High-temperature Superconductivity

High-temperature Superconductivity

High-temperature superconductors (abbreviated high-Tc or HTS) are materials that behave as superconductors at unusually high temperatures. The first high-Tc superconductor was discovered in 1986 by IBM researchers Karl Müller and Johannes Bednorz, who were awarded the 1987 Nobel Prize in Physics "for their important break-through in the discovery of superconductivity in ceramic materials".

Whereas "ordinary" or metallic superconductors usually have transition temperatures (temperatures below which they superconduct) of about 30 K (−243.2 °C), HTS superconductors have been observed with transition temperatures as high as 138 K (−135 °C). Until recently, only certain compounds of copper and oxygen (so-called "cuprates") were believed to have HTS properties, and the term high-temperature superconductor was used interchangeably with cuprate superconductor for compounds such as bismuth strontium calcium copper oxide (BSCCO) and yttrium barium copper oxide (YBCO). However, several iron-based compounds (the iron pnictides) are now known to be superconducting at high temperatures.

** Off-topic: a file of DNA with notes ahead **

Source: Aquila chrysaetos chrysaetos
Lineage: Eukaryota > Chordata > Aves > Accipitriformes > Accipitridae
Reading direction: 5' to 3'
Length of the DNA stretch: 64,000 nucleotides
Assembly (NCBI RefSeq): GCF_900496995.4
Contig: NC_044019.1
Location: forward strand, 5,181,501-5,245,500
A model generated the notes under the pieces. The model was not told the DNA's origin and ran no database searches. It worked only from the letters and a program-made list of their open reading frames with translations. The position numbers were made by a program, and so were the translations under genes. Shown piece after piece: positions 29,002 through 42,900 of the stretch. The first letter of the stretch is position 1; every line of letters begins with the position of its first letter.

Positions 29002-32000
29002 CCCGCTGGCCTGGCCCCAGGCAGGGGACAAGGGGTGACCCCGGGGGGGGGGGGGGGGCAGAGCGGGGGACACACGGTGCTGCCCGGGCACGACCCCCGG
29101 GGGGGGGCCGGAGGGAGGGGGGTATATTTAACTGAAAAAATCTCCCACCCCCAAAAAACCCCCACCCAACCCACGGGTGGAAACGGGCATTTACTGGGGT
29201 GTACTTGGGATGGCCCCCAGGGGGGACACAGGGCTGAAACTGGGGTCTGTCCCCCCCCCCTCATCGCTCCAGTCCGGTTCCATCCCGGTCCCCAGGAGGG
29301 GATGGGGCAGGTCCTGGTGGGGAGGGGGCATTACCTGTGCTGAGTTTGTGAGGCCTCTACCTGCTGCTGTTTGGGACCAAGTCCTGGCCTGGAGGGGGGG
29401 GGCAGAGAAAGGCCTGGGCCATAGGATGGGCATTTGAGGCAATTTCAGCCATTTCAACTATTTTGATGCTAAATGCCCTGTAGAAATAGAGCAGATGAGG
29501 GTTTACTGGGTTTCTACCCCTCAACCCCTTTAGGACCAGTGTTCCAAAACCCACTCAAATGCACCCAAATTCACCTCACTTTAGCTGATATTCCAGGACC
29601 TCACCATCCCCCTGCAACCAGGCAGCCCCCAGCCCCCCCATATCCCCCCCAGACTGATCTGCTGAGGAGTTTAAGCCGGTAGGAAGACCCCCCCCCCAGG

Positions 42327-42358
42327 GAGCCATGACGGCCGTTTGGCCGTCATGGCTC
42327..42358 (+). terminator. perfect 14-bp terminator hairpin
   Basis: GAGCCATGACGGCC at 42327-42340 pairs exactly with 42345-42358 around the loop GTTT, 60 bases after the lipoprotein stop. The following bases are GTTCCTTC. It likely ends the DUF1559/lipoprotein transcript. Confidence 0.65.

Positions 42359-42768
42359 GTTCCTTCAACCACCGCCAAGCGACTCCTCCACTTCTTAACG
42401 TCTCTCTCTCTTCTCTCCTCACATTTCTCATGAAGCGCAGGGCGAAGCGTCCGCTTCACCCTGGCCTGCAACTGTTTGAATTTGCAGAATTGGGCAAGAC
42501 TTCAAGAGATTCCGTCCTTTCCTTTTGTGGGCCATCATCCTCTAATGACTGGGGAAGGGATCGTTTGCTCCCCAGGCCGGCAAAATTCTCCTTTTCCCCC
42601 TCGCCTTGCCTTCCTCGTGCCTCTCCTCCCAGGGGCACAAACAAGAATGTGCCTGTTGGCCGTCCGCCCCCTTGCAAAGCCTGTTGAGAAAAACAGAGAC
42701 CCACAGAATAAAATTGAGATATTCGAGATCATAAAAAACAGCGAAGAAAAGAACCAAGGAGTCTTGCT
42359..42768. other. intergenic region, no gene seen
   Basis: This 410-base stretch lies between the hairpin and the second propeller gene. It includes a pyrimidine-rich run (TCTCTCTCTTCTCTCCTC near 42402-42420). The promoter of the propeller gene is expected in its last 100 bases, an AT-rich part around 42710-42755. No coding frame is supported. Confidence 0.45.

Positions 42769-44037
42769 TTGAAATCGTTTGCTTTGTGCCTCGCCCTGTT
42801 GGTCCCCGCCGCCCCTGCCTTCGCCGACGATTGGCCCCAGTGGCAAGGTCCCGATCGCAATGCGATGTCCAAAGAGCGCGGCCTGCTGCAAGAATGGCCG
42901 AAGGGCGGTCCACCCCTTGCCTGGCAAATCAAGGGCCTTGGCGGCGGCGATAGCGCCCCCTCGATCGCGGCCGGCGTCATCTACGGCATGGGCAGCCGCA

Read more about High-temperature Superconductivity:  History, Properties, Examples, Cuprates, Iron-based Superconductors, Other Materials Sometimes Referred To As High-temperature Superconductors, Ongoing Research, Possible Mechanism

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